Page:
THE Home Office has come under renewed pressure to allow international students to stay in Scotland after they graduate.

In a report published today, members of Westminster’s Scottish Affairs Committee say the current rules around non-EU students studying in Scotland are too restrictive, and harm business and universities.

Scotland should have separate visas, the committee says, because of the demographic challenges unique to the country. The report points to a lower birth rate and the difficulty health, energy and finance companies have in recruiting skilled graduate workers.

The report from MPs echoes calls made by MSPs in a report by Holyrood’s Devolution committee published on Saturday. All five political parties in Scotland have called for the reintroduction of the visa. First launched in 2005 as part of Jack McConnell’s Fresh Talent initiative, the post-study visa ended in 2012. In those seven years thousands of non-EU graduates were allowed to remain in the country for two years.

According to the committee’s report, current rules give the graduating foreign students too little time to find a job, and those jobs they can get often pay below the minimum salary allowed.

This, the committee says, can be solved by extending the time the graduates are allowed to remain in the country and also by reforming sponsorship rules to make it easier for businesses to employ the graduates.

They also call for regional salary thresholds to be introduced.

Committee chair Pete Wishart said: “We currently have a situation where people come to Scotland from around the world to spend three or four years here being educated and becoming settled in our society. Then we raise unnecessary barriers preventing these talented individuals from staying and contributing to our economy.

“The Scottish Government, education sector and business sectors have all indicated that they want to see changes to this situation. There has been an almost universal call for change and the UK Government must give assurances that it will take heed and give proper consideration to reforms.”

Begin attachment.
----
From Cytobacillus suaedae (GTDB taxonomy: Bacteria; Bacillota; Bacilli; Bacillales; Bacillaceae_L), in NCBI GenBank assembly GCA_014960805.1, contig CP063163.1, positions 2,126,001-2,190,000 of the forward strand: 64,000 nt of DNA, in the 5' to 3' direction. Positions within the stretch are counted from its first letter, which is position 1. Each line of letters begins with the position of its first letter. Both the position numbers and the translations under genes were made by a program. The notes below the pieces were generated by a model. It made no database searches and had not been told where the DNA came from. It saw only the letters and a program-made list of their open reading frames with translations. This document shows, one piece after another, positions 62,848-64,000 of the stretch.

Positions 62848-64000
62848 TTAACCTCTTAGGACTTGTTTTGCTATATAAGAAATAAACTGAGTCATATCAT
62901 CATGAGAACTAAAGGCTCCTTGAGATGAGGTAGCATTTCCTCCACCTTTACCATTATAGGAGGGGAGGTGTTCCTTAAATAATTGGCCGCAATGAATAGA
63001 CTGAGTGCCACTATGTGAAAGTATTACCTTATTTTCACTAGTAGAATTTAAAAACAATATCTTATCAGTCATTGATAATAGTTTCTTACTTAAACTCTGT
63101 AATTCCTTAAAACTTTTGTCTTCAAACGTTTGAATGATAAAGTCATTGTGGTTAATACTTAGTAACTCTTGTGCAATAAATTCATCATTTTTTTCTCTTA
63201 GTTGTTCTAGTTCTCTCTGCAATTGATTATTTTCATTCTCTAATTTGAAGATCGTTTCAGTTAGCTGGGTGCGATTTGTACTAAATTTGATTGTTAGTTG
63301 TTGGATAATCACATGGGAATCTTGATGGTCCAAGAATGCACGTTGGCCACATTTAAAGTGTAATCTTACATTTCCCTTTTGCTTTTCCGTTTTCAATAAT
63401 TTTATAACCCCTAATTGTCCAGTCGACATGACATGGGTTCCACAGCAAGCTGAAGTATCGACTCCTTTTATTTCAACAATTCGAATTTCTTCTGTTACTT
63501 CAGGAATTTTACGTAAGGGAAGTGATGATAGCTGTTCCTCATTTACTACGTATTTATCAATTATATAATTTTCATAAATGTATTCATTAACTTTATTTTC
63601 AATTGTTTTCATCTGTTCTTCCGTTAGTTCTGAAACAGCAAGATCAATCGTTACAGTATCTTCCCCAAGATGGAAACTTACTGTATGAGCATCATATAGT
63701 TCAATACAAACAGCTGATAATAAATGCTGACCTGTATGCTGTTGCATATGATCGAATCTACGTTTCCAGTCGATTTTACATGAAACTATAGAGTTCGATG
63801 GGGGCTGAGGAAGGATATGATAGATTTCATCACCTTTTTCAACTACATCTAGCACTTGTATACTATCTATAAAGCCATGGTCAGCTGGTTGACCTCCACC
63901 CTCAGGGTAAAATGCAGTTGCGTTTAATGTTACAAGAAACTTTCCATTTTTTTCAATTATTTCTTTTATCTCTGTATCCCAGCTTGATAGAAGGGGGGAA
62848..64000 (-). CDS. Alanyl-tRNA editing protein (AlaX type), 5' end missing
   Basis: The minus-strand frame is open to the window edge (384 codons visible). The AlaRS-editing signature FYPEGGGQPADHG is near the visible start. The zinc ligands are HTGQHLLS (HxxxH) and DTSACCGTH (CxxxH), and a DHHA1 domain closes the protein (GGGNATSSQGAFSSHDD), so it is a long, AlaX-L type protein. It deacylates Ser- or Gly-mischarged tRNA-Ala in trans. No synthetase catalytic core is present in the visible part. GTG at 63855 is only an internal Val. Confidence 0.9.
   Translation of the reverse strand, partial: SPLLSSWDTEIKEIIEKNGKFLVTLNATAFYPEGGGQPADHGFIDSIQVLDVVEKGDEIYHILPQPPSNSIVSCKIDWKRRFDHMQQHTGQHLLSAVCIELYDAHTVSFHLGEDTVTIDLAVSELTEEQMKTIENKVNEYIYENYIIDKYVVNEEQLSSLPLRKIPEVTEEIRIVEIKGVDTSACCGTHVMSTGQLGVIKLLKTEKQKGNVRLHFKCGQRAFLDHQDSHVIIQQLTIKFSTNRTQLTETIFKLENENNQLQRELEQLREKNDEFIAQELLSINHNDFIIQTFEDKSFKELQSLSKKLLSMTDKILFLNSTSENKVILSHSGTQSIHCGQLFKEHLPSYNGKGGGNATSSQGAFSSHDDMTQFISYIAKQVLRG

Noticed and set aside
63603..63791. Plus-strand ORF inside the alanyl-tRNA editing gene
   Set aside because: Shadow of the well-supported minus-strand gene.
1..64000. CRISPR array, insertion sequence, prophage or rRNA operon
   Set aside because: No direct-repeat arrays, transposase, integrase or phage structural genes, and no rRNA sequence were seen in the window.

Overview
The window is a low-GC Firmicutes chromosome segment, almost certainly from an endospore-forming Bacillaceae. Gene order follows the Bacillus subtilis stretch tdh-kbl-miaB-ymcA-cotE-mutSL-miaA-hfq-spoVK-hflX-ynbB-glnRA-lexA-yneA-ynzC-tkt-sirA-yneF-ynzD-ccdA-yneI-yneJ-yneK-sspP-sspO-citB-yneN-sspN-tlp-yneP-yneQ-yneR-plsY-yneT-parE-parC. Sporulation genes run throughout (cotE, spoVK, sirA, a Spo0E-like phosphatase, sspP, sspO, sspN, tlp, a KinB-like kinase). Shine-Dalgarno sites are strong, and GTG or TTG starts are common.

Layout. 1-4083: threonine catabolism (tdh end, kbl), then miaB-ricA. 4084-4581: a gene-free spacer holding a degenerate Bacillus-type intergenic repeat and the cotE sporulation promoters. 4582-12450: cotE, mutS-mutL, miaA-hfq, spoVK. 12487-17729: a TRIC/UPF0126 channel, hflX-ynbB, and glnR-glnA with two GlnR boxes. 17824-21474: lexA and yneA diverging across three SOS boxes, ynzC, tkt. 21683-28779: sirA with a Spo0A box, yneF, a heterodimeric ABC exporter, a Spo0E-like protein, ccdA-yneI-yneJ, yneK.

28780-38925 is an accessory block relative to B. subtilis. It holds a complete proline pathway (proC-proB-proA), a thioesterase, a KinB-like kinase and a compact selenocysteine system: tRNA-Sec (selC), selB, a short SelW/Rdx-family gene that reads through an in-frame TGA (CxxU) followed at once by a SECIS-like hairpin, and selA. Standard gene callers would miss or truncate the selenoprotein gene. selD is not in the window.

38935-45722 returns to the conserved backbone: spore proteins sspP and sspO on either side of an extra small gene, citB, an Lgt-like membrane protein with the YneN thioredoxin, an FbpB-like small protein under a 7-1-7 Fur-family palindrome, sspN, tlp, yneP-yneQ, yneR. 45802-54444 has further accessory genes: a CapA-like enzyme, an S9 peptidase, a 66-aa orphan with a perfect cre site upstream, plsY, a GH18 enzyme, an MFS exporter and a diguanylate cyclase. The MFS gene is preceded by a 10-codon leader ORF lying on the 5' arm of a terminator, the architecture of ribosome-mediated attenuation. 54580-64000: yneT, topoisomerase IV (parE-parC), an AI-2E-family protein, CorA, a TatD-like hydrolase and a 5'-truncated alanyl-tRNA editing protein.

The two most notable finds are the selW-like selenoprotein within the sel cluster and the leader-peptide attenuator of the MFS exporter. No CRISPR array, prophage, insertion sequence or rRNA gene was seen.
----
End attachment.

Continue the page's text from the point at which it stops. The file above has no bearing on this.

Secretary of State for Scotland David Mundell had initially been resistant to bringing back the post-study visa, saying the government had “no intention” of looking again at the decision to scrap the initiative.

But the strength of feeling from business, universities and politicians in his own party saw him forced to back down. Mundell told the committee that the government would ‘look at any reasonable suggestion to improve the current arrangements’.

“If the report shows that there are measures we can take to improve the situation in Scotland then of course we will take that forward,” Mundell added.

A UK Government spokesman said they would consider the report carefully. “We have been clear that we will examine any evidence which the committee, or other interested parties, might produce about the effectiveness of post-study work schemes and any suggestions they have for further improvements,” he said.

“The UK has excellent post-study work opportunities for students who wish to stay and work after graduating. Graduates can stay if they get a graduate level job, get an internship or become a graduate entrepreneur.”